Semi displacement hull

Discussion in 'Powerboats' started by Steph357, Nov 15, 2009.

  1. fcfc
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    fcfc Senior Member

  2. Easy Rider
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    Easy Rider Senior Member

    I once thought a boat achieved hull speed as soon as it's bow started to rise. I once thought a boat With any emersed transom at rest was not a full displacement hull. I once thought a boat was not planing if her transom was not dry. I once thought any boat that was not FD or FP was a SP or SD hull the SP being slower than the SP. Semi being "partly" would seem to me to mean less than 50%. Then I was told the quarter beam buttock line expressed as a number made everything black and white. These four concepts D, SD, SP and P are clearly very elusive and subject to much discussion/argument as long as there are boats. What I would like to learn is what in-specific elements of boat design produce a SD boat that is graceful, efficient, well mannered in rough seas and whose basic dimensions are not extreme in any way. Boats that perform really well in the lower end of the SD range are rare. I think some designs by Hand and Atkin are excellent and perform well at SD speeds. What are the design features that make them shine.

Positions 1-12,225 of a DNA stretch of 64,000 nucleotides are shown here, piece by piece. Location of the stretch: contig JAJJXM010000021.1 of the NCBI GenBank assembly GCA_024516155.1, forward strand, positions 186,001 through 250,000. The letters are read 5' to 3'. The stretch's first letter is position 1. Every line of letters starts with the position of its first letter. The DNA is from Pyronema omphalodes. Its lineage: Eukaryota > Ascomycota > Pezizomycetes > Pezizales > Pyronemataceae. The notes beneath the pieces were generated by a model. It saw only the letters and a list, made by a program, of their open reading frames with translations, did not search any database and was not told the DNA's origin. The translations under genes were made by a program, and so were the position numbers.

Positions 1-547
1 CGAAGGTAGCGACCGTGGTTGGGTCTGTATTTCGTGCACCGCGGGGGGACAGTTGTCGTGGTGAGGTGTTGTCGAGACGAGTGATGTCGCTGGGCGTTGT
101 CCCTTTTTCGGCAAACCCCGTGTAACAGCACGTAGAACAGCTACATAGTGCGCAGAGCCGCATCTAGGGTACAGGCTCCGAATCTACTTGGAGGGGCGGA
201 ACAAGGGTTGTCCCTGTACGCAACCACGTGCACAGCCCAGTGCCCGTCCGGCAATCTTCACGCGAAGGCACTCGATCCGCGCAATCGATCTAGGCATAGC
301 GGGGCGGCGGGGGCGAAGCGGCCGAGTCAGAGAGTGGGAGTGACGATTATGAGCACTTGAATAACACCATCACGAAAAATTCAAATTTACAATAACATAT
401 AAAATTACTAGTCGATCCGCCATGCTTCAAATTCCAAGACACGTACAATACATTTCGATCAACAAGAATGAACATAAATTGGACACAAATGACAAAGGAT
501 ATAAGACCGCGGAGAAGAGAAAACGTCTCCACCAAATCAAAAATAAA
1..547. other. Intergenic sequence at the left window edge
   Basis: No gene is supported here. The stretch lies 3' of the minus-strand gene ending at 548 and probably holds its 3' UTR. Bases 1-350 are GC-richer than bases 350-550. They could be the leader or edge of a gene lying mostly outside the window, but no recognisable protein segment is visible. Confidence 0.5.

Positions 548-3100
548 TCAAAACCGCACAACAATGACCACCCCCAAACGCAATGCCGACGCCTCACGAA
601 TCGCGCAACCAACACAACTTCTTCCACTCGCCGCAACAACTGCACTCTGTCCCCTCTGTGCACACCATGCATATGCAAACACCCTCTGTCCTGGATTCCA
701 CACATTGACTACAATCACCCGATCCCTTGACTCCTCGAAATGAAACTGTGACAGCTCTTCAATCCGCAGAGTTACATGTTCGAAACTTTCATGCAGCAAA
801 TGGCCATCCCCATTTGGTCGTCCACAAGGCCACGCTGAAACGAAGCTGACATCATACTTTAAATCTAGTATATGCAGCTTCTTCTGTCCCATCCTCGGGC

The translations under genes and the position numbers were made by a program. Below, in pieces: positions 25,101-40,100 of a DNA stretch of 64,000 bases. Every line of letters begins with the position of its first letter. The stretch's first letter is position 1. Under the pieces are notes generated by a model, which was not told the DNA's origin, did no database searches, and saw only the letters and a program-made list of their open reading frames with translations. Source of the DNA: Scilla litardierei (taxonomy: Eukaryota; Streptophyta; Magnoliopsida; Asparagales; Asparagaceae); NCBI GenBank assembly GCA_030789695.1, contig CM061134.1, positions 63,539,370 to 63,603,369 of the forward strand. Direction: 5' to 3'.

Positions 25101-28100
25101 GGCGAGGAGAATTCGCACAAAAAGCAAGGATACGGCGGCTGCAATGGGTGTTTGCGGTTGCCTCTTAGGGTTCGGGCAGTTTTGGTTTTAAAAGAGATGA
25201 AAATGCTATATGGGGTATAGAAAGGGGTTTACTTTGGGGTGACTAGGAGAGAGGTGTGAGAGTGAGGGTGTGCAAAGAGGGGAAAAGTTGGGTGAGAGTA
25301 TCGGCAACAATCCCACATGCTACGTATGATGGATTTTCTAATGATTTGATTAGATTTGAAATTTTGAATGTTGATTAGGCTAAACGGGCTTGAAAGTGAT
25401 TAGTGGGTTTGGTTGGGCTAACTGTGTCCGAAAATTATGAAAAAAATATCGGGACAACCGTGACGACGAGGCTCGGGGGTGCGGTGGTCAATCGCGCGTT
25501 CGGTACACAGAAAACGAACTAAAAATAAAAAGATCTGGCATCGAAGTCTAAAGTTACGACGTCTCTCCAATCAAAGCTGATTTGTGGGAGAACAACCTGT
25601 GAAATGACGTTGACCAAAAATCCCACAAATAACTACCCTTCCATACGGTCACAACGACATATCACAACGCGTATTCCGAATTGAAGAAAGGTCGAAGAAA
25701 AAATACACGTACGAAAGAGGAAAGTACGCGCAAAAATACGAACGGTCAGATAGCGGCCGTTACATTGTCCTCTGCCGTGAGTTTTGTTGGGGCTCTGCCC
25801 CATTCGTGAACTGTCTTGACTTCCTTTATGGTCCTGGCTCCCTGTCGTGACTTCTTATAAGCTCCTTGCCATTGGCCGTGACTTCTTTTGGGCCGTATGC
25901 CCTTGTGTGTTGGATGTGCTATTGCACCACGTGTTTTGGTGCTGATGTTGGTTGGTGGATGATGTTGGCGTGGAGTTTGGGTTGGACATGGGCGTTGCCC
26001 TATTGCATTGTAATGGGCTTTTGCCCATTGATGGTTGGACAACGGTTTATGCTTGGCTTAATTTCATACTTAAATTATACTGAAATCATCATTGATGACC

Easy Rider
     
  3. TollyWally
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    TollyWally Senior Member

    I've pondered in great detail over some of Atkin's boats. I inherited an old 1st edition book of his from my old man who bought it when he was a kid. After reading it dozens of times I realized some of what my father taught me came from that book.

    I believe Atkin was very good at optimising his boats. He seemed to be always tweaking the underbody to get the prop in the best water possible. He would splay the shaft and stick the prop farther back away from the underbody in less turbulent water. He was very particular about matching motor, gear, and prop. In a way much the same as optimising a racing machine except his "high performance target" was smooth cruising efficiency not top speed.